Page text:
After Edna

(Continued from Naif in LA land) 

Français : Nouvelle-Orléans (Louisiane) : bout...

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I am no sports enthusiast.  While everyone else watched the muddy players fight over the slippery ball, I was obsessed with the little black bear.  For a long time after I discovered Poinsettia were poisonous, I wondered if he had died January 2, 1957. 

We saw the mascot eating the plants as we sat on the fifty yard line while the Tennessee Volunteers and the Baylor Bears duked it out in the Sugar Bowl.  Dad and I and the “boys” had traveled to New Orléans in Mr. E’s limousine earlier in the day.  Edna had decided I was just too weird for a girl, and I had been taken over by her twelve-year old twin brothers Frankie and Little Joe. 

The night before the Sugar Bowl, a group of us, sans Edna, had traveled in Mrs. E’s Cadillac from Opelousas to Port Barre to set off firecrackers in Mr. E’s lumber yard in celebration of the New Year. Mrs. E was “under the weather” so we weaved and bobbed all over the road, a tidbit of information the cook and maid were to pry out of me the next morning after breakfast. (To escape the twins, who adored me, I had taken refugee in the pantry with the divinity fudge.) 

Heck, Mrs E had even sent me to school with Frankie and Little Joe, who dragged me all over the Catholic enclave like some captured Indian princess (I towered over them). They happily showed me off to the nuns and their rowdy school mates and I ate lunch with them in the school cafeteria. Truth be told, I had a better time with them than I had with Edna.

Our Gang blew up about 3,000 firecrackers in the lumber yard on New Year’s Eve, and I almost lost my thumb because I held a fire cracker for too long while I gazed at the yard foreman’s son. I knew it could never work  because he too was a head shorter than me, but I could tell he liked me, an observation Frankie and Little Joe also made. In the early morning hours, we left my new interest and the papered lumber yard, and returned to Opelousas in the Cadillac under the influence of Mrs. E, me sitting in the back with Frankie and Little Joe, each holding an arm.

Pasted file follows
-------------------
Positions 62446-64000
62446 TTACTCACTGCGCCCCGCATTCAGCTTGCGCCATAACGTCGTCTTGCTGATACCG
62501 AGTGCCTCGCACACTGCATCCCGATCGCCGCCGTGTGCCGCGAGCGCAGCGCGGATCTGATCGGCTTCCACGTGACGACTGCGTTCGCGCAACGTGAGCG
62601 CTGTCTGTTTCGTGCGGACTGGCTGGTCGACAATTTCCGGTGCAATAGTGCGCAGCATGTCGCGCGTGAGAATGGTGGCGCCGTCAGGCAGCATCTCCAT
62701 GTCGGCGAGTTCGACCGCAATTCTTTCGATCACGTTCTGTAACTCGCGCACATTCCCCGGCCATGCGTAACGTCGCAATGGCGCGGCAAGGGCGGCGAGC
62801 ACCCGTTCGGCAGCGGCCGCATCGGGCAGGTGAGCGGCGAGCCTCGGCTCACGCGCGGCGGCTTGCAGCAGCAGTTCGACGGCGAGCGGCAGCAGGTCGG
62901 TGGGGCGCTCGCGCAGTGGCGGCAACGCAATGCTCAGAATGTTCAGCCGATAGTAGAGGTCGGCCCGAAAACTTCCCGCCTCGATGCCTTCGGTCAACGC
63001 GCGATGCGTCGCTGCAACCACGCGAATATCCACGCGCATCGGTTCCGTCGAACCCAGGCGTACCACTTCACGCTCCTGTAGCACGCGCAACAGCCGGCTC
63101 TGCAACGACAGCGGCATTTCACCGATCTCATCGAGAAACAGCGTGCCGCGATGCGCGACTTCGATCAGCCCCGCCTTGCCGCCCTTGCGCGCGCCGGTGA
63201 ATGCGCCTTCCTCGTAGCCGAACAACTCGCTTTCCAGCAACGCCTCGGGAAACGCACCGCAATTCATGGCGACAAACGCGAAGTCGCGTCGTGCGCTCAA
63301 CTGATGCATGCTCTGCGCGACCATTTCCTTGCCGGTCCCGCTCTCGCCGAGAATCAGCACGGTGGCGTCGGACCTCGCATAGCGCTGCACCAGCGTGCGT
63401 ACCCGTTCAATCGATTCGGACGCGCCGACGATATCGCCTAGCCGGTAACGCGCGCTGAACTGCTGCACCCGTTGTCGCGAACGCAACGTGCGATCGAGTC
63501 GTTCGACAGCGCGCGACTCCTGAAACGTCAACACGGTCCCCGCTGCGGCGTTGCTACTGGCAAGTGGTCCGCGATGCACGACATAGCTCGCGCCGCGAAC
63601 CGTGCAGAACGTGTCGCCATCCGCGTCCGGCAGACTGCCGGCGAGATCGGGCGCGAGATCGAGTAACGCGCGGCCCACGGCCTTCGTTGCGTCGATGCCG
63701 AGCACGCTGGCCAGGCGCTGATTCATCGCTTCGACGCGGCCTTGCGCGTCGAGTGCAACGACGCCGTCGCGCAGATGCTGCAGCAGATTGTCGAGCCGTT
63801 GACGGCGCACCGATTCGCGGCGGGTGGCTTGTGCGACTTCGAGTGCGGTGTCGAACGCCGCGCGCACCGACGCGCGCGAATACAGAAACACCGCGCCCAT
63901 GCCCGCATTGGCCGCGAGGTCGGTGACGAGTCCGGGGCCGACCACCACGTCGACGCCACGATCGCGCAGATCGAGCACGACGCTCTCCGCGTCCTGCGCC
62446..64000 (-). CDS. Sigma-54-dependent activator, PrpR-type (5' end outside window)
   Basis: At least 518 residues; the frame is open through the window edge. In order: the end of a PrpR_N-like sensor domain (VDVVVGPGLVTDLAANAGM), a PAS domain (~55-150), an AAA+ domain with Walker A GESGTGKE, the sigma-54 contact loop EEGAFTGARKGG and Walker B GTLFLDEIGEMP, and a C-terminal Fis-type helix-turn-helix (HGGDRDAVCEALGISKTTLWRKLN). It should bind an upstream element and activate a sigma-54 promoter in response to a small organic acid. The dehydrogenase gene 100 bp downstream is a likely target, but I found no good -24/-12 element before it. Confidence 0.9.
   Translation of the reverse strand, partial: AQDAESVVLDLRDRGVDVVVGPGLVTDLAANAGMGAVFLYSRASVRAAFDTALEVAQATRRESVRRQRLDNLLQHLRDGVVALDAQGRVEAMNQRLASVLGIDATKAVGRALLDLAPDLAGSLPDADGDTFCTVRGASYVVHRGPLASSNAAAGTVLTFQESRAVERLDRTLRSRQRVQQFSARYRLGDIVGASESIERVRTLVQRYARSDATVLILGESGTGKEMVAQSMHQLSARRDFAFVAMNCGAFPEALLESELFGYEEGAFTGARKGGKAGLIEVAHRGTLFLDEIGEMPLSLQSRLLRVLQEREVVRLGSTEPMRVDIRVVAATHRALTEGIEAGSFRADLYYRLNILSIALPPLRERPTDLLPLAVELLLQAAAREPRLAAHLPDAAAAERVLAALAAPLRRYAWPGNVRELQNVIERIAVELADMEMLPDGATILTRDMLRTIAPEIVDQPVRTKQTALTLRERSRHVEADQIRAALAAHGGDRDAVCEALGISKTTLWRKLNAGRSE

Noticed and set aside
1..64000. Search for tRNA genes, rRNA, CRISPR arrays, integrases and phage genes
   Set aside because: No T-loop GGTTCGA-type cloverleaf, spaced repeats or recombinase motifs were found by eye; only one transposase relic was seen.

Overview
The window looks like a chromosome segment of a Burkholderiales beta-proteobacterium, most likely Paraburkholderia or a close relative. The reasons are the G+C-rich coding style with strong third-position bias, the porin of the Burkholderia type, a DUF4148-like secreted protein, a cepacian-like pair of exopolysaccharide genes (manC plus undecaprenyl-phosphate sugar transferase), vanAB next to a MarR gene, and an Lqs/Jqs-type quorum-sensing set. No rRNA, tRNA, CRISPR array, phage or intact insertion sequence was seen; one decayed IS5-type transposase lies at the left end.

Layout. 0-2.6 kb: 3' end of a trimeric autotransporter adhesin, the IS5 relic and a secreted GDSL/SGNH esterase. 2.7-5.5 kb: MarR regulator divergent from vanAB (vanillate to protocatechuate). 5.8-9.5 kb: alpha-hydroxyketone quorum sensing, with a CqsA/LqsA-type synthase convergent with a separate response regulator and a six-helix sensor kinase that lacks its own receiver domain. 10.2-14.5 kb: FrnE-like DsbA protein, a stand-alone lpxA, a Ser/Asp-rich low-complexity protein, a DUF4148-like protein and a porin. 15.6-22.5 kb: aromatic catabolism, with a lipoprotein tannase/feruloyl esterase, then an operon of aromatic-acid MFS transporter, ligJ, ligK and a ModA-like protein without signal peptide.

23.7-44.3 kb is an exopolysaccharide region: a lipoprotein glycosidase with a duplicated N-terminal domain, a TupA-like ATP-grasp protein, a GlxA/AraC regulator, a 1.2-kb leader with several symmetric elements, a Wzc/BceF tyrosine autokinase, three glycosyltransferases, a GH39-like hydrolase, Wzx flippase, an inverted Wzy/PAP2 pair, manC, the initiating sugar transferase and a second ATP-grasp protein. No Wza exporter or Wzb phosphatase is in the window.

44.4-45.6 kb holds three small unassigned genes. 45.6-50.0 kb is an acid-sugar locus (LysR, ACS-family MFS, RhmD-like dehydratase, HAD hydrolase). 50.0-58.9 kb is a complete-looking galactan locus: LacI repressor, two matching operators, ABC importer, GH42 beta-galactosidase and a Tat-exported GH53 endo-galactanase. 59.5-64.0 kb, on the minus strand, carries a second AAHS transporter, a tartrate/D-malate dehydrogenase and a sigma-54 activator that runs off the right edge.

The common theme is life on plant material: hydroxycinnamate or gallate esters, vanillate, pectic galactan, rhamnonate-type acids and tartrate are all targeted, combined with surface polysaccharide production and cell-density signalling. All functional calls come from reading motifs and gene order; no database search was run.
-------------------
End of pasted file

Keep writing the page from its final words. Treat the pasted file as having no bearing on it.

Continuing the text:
Later that morning, Dad and I and the boys set off for New Orléans and the Sugar Bowl in Mr E’s limousine driven by his very sober and capable chauffeur.  Mr. E sat on the back seat with a big cigar in his mouth looking  like ‘The Kingfish’ in All the King’s Men or ‘Big Daddy’ in Cat on a Hot Tin Roof. 

“They call me Cash Joe” he said as lifted the cigar with his forefinger and thumb and blew out stale air. I sat on one of the side seats with Frankie and Joe, my mouth open saying nothing.  Frankie and Joe held my hands and looked at me with adulation.

We stopped for our mid-day meal in another casino turned dinner club with  murals on four walls, one copied from ‘The Cotton Exchange’ painted by Edgar De Gas during his stay with his Creole uncle in New Orléans.  On the far wall was a mural showing a steamboat plying the Mississippi, on another the cotton wharfs with happy Negroes loading bales of cotton. As my Dad was present, I was not offered any liquor. Nor do I remember what I ate. 

Do I remember the game? Not at all, such things were beyond me, while bears and hound dog mascots, and my twin admirers were not. I remember the fifty yard line and the Poinsettia on every line. And I remember the bear eating them. 

Beignets from New Orléans

The next day, Dad and I left Opelousas for home, stopping in New Orléans on the way. To make up for my tortured time in the Elder household, Dad took me to Brennan’s for breakfast where we ate beignets and sat in beautiful wrought iron chairs on an open terrace in the sun, powdered sugar blowing all over us.

After walking through Pirates Alley and the Bourbon Street souvenir shops, Dad and I searched cemeteries all over New Orléans looking for the grave of the pirate Jean Laffite. I discovered some time later Lafitte was not buried in New Orléans, that his men had buried him in the Mississippi River.  Before that, I learned how the people of New Orléans buried their dead in graves raised above the high water table. Heck I even found a human skull lying on the ground in one graveyard.  I was not Edna’s kind of girl.



11 thoughts on “After Edna

  1. I wonder not only about the bear but whatever became of Edna? You’ve written a very descriptive entertaining tale of your experience. I enjoyed a trip to New Orleans in the fifties and remember those above ground burial sites. I wanted to explore the night life a bit but my companions and I were judged to be too young for such an adventure.


  2. Sounds like Edna didn’t fall too far from Mrs. E’s tree. Good thing they sometimes had a driver. Wonder if “Cash Joe” was connected?
    Loved the twins and sad about the bear.
    Great post.


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